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Californians Can Receive Virus Exposure Notifications on Smartphone

BY BRIAN HEWS• December 10, 2020

Californians now have the option to receive notifications on their smartphone if they’ve been exposed to someone who has tested positive for the novel coronavirus.

Called CA Notify, the app relies on programs created by Apple and Google that use Apple and Android phones’ short-range Bluetooth capability to determine when two devices have been near one another for more than 15 minutes.

Gov. Gavin Newsom said it would be key to supporting California’s contact tracing efforts and comes at a time when coronavirus hospitalizations have surged past 10,000 in California.

“This holds a lot of promise,” Newsom said at a news conference Monday. “The more people that participate in it, the more that opt in, the more effective this program can be.”

But that’s the key, people need to use it.

Once you activate CA Notify, it does all the work. All you do is keep your Bluetooth on. You will only receive alerts if you were in close contact with someone who tests positive for COVID-19. Your privacy is protected as your identity is not known and your location is not tracked.

A user who tests positive for COVID-19 may choose to notify other CA Notify users who have been near the user. To trigger such notification, the COVID-19 positive user must enter a valid verification code provided by the medical provider, lab, or local public health authority.

On iOS devices (version 13.7 or later) the exposure notification system is activated within Settings and no app installation is required. A user goes to Settings, scrolls down to Exposure Notifications, turns on Exposure Notifications, and selects United States then California.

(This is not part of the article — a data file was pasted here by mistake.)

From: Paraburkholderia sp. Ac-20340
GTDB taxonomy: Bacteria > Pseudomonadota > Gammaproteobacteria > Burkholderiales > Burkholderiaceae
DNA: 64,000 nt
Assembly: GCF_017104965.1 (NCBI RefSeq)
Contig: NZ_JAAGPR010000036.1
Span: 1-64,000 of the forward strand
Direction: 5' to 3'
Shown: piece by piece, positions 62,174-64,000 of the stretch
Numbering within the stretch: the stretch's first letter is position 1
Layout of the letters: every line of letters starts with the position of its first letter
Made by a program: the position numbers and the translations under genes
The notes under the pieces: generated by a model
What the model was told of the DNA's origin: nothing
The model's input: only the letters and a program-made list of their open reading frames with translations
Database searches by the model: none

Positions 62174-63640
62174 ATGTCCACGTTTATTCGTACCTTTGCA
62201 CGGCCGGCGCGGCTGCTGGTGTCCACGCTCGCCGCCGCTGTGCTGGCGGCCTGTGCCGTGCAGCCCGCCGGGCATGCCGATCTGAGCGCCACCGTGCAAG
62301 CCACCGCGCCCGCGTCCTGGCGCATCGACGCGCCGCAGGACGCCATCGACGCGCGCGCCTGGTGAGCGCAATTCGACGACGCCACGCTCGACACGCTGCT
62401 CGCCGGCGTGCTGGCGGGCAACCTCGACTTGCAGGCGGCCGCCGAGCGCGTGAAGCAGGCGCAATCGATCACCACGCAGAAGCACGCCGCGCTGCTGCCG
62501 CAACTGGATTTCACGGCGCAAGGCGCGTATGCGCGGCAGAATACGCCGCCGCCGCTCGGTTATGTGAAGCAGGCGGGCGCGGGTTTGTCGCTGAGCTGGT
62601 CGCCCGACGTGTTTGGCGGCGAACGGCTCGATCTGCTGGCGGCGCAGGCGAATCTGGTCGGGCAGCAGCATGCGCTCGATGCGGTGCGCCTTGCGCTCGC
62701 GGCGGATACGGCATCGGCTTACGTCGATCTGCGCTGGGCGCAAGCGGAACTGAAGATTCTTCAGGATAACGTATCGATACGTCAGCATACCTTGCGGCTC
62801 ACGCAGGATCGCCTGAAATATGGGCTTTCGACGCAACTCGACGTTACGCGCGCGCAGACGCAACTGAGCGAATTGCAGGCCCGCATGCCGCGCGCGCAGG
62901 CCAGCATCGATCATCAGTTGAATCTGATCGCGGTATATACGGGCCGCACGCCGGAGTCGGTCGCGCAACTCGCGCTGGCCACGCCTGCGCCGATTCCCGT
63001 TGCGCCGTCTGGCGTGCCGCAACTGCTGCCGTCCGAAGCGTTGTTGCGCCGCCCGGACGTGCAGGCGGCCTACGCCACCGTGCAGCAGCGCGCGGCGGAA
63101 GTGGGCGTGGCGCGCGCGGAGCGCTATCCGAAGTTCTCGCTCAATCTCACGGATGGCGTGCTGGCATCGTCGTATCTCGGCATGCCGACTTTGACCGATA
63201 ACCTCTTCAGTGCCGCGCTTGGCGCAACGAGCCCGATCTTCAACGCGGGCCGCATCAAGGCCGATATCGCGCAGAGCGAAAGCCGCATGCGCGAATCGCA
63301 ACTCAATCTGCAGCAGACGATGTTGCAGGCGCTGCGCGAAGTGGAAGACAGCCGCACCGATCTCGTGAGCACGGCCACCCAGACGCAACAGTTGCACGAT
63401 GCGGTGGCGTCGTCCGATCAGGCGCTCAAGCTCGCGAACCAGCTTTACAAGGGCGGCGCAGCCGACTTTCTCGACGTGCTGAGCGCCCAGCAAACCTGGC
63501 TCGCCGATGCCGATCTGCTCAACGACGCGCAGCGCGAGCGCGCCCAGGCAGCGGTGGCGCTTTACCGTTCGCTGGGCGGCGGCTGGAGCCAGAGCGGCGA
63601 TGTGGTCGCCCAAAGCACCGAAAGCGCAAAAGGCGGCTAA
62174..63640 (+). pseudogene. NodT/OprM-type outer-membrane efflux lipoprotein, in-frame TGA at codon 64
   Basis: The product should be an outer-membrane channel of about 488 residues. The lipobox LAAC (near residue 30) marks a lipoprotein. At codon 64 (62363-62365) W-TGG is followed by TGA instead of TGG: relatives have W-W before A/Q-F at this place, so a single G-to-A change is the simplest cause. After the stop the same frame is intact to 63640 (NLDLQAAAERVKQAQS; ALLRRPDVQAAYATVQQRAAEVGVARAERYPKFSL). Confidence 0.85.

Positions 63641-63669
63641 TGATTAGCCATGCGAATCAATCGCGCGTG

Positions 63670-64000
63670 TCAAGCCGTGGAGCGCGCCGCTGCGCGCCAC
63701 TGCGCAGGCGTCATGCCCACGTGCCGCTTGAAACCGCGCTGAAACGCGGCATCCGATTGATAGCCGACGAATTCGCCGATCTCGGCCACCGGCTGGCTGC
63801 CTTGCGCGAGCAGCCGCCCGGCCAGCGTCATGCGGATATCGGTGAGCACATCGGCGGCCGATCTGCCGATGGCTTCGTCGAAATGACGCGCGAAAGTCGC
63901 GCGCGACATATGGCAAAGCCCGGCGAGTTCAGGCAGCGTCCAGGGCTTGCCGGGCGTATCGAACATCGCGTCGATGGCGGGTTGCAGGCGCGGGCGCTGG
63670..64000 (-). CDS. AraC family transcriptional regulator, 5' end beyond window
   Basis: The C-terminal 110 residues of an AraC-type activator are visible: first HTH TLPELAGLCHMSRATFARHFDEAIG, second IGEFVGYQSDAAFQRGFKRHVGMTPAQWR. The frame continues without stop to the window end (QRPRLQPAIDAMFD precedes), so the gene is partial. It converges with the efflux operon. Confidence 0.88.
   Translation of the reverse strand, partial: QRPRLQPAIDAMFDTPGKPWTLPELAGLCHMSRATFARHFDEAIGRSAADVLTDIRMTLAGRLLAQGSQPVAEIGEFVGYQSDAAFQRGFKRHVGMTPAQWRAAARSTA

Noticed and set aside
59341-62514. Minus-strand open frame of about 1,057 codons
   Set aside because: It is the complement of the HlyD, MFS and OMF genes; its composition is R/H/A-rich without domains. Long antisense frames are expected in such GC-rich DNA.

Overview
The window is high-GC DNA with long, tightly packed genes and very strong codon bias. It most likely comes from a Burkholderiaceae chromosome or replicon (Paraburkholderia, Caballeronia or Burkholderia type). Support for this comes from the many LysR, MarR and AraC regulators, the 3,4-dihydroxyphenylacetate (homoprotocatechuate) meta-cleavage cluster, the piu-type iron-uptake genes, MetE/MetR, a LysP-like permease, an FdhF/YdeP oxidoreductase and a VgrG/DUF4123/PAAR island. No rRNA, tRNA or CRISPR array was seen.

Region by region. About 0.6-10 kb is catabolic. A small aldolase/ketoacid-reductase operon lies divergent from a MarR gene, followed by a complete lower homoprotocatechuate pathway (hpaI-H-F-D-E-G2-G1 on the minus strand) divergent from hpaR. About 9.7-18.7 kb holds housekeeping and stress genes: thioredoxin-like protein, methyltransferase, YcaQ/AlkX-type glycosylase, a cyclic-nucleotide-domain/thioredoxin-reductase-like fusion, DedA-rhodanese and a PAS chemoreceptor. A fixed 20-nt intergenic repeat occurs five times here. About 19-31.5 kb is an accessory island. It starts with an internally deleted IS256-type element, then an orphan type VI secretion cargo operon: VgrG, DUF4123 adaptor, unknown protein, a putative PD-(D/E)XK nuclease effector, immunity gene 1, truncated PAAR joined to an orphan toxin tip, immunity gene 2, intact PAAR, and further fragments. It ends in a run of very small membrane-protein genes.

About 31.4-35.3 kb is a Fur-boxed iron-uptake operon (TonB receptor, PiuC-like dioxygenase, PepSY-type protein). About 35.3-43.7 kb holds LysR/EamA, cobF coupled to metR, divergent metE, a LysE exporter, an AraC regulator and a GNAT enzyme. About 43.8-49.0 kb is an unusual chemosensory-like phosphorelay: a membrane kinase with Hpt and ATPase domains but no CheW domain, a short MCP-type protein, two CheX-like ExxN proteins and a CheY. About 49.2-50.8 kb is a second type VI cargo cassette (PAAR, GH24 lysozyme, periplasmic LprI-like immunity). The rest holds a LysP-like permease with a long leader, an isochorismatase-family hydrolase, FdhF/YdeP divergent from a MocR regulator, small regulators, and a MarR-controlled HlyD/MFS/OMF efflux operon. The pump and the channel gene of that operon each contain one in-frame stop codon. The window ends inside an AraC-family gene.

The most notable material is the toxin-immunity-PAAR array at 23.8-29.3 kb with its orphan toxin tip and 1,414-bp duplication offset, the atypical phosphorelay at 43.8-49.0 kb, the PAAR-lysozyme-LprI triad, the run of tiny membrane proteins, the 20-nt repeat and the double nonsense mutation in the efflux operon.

On Android devices an app is available for download.

Dr. Christopher Longhurst at UC San Diego Health said in a statement that the app proved effective in a program in the fall involving an over 250,000 students, staff and faculty at seven UC campuses.

Of course there are privacy concerns and Newsom underscored that at the news conference.

“It’s 100% private, 100% secure, 100% voluntary. You opt in, and you can opt out,” he said.

The privacy concerns are very minimal, according to Apple and Google with the app getting tacit approval from the ACLU.

The app does not collect your name, your contact information, the identity of the people

you meet, nor does it track you location or movement.

Has the technology worked elsewhere?

Covid apps for mobile phones first appeared in Asia, China and South Korea. There, officials used a phone’s location information to track people.

It’s an approach being used in other parts of the world. In Israel, the government is scouring people’s mobile phone records to locate those who’ve been near someone who has tested positive in order to possibly quarantine those people. In Turkey, a person’s mobile phone software tracks their movements and who they’ve been near.

Here in the U.S., nine states have issued COVID-19 notification apps based on the Apple-Google technology with more states working on their own, according to a review by 9to5Mac.

Working with Microsoft, the Association of Public Health Laboratories recently launched a “national key server,” which will make it possible to use an app from one state while visiting other states.

In the dozen-plus states where the technology has been available so far, getting enough people to sign up has posed a huge hurdle.

Preliminary research by a team at Oxford University’s Nuffield Department of Medicine projected that 15% uptake of an exposure notification system in Washington state (combined with manual contact tracing efforts) could reduce infections by 15% and deaths by 11%.

Data from Nevada show how tough it is to reach that level of adoption. On Aug. 24, Nevada’s Department of Health and Human Services launched exposure notification app COVID Trace to its 3 million-plus residents. By Nov. 9, the app had been downloaded less than 70,000 times — just under 3% of the state’s adult population, according to Time magazine.

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